Metta Sandiford-Artest Claims Michael Jordan Would Easily Lead the League in Scoring in Today’s Era: ‘He Would Average 50’

A common argument amongst NBA fans is who would succeed or fail if they played in a different era. You have probably heard people say things like, “There’s no way LeBron James could hang in the 1990s,” or, “Bill Russell would be a nobody playing in today’s era.” Even Michael Jordan has been questioned at times regarding if he could play in today’s higher-paced, three-point shooting era.

Metta Sandiford-Artest, formerly Ron Artest and Metta World Peace, squashed any doubts on Jordan being able to succeed in today’s NBA. In fact, the 17-year vet believes MJ would be able to score at will.

Metta Sandiford-Artest thinks Michael Jordan would lead the NBA in scoring

Metta Sandiford-Artest thinks if Michael played in today's NBA, he would average 50 points per game.
Metta Sandiford-Artest (L) believes Michael Jordan (R) would average 50 points per game in today’s NBA. | Photo by Rey Del Rio/Getty Images | Photo credit: MARK D. PHILLIPS/AFP via Getty Images

On an appearance on the Club Shay Shay podcast, Sandiford-Artest discussed Jordan, LeBron, Kobe Bryant, and more with host Shannon Sharpe. Sharpe asked the former NBA Defensive Player of the Year how many points Jordan would average per game if he was playing in today’s era.

“More than James Harden,” Sandiford-Artest shot back. “I [played in] the Jordan era, I was in the LeBron, Kobe, Duncan [era], and I was at the tail end. I played with these guys, I’ve seen all the three-point balls go up. Jordan would average 50.”

“James Harden wants to average 50, he just can’t. [He can average] 38, amazing. But if Jordan wants to average 50, if he was playing in this era, I think he’s averaging 50. And that’s no disrespect to any of the guys that’s killing like KD (Kevin Durant), LeBron. No disrespect.”

Metta Sandiford-Artest

Harden is a three-time scoring champion who in 2018-19 averaged a career-best 36.1 points per game with the Houston Rockets. He has also averaged 30 points in three different seasons, less than halfway to Jordan’s eight seasons with 30 or more.

Jordan would be able to become a three-point shooter

One of the biggest differences between Jordan’s era and today is the three-point shot. Last season, NBA games saw an average of 34.6 three-point attempts per game, a record-high. Meanwhile, in Jordan’s final season with the Chicago Bulls in 1997-98, there was an average of only 12.7 attempts per game.

But even in an era that relies on outside shooting more than ever, Sandiford-Artest believes Jordan would have adapted seamlessly.

“Well when you practice, it makes perfect,” Sandiford-Artest told Sharpe. “Stephen Curry came up shooting threes, he changed the game for sure. But James Harden didn’t come into the league shooting like this. Then he started working on that step-back. If Harden, who’s an amazing player, can average 38, [Jordan could average 50].”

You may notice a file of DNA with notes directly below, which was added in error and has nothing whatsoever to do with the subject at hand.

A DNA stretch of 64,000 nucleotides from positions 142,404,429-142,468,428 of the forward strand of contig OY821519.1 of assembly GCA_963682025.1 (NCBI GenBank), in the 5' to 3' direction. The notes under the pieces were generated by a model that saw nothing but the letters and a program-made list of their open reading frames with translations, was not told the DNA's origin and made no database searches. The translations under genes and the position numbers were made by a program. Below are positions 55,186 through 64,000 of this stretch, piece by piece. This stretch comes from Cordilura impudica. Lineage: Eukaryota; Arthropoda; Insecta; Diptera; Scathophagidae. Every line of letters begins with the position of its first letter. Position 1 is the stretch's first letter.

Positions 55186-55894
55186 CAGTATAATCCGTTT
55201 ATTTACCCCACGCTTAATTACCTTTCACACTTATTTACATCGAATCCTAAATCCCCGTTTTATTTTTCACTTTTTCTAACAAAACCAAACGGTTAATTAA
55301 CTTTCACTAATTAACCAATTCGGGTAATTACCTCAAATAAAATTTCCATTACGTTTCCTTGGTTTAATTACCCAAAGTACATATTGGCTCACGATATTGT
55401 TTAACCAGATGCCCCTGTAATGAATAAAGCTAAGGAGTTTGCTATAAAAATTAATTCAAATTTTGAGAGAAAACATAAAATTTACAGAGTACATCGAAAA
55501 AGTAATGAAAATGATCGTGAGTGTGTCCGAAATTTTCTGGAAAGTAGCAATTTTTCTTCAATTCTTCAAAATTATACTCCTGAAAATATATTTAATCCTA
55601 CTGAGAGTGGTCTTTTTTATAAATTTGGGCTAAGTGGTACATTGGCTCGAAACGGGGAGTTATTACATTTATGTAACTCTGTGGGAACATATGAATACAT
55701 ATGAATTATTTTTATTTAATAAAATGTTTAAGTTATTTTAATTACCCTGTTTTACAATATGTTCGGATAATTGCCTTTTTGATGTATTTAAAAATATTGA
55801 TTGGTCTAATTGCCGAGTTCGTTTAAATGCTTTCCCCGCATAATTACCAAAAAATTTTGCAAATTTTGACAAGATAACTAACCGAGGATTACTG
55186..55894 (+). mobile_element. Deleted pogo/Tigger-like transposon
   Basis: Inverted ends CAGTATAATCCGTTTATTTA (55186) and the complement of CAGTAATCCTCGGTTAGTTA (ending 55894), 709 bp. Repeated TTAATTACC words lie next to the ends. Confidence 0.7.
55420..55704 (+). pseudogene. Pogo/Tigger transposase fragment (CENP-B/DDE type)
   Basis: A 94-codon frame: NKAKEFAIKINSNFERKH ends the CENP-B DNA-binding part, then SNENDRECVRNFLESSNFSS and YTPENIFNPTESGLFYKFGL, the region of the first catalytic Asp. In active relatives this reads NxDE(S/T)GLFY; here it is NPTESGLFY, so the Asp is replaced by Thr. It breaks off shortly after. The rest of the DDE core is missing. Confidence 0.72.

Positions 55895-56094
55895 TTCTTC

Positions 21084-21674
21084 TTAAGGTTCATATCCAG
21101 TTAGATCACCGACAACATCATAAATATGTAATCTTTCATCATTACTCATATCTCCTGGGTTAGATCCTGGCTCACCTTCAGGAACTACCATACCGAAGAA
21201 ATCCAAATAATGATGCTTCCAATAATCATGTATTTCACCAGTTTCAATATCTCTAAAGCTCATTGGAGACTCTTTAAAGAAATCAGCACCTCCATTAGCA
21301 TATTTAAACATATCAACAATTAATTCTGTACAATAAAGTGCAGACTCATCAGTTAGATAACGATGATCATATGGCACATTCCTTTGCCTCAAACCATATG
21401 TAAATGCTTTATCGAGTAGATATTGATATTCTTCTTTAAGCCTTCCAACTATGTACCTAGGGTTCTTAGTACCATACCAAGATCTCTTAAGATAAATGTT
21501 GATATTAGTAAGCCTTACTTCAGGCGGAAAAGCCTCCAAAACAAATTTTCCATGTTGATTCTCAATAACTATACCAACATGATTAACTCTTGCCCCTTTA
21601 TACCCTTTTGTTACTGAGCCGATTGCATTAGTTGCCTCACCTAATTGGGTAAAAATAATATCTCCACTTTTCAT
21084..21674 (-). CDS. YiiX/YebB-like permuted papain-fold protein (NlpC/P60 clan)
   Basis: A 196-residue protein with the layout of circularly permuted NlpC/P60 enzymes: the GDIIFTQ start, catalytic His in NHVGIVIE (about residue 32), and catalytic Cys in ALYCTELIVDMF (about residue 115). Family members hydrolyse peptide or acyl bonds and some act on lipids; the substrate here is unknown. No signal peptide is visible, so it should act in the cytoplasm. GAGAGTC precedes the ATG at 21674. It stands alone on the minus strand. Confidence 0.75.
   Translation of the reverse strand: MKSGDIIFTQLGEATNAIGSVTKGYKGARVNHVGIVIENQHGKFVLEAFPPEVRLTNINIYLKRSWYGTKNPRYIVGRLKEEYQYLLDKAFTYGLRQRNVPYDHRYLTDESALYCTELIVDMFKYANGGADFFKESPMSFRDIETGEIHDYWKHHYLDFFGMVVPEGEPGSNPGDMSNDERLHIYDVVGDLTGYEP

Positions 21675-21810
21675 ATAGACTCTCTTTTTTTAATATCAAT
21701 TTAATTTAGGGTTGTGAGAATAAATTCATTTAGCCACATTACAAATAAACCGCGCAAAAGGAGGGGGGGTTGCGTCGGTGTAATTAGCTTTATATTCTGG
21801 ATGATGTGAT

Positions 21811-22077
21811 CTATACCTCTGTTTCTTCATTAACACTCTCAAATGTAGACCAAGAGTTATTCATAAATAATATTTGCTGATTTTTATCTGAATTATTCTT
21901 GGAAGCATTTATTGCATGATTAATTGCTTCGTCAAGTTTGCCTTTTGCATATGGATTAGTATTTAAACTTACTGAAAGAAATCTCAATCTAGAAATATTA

Jordan was never a consistent three-point shooter, shooting 32.7% on 1.7 attempts per game. But he did have his moments from deep, most notably when he knocked down six threes in the first half of Game 1 of the 1992 NBA Finals against the Portland Trail Blazers.

Others agree that Jordan would be a star in the modern NBA

Sandiford-Artest isn’t the only player who thinks MJ’s dominance would exist today. Talking to Jay Williams on The Boardroom, Kevin Durant said Jordan would be the best player in the current era.

“He can adapt his game to anything,” Durant said. “He would fit in as the best player in the league. That’s what he would be. He would have more possessions to do more things. More space for MJ to go to work. We’ll never know, but for sure he’s a masterful basketball player, and like we’ve been saying, his skill level is unmatched.”

In an interview for 247Sports’ “Social Distance” series, John Wall said something similar to Sandiford-Artest in terms of Jordan’s scoring average.

“Jordan’s averaging 45 and whatever else he wants,” Wall said. “You can’t touch nobody. You can’t hand-check. The league is totally different.”

Even Jordan spoke on how he would fare today. But His Airness was not as braggadocious as you would think (h/t The Athletic).

“I think you’ve got a lot of different descriptions of how I would play against these guys. I’m pretty sure I would make my adjustments. I think the game would still be played with a sense of passion. I don’t think the passion in the game of basketball has changed … Yeah, you have younger players and you have bigger players. But overall, you still have to shoot, you still have to defend,  you still shoot free throws, you still shoot threes. You do all those things. You have to play as a team, Those things transcend generations.”

Michael Jordan

There will unfortunately never be an opportunity for prime Michael Jordan to take a crack at scoring 40 or 50 points in today’s NBA. But there seems to be enough confidence from today’s players that if MJ suited up in this era, he would still manage to become the GOAT.

All statistics courtesy of Basketball Reference.

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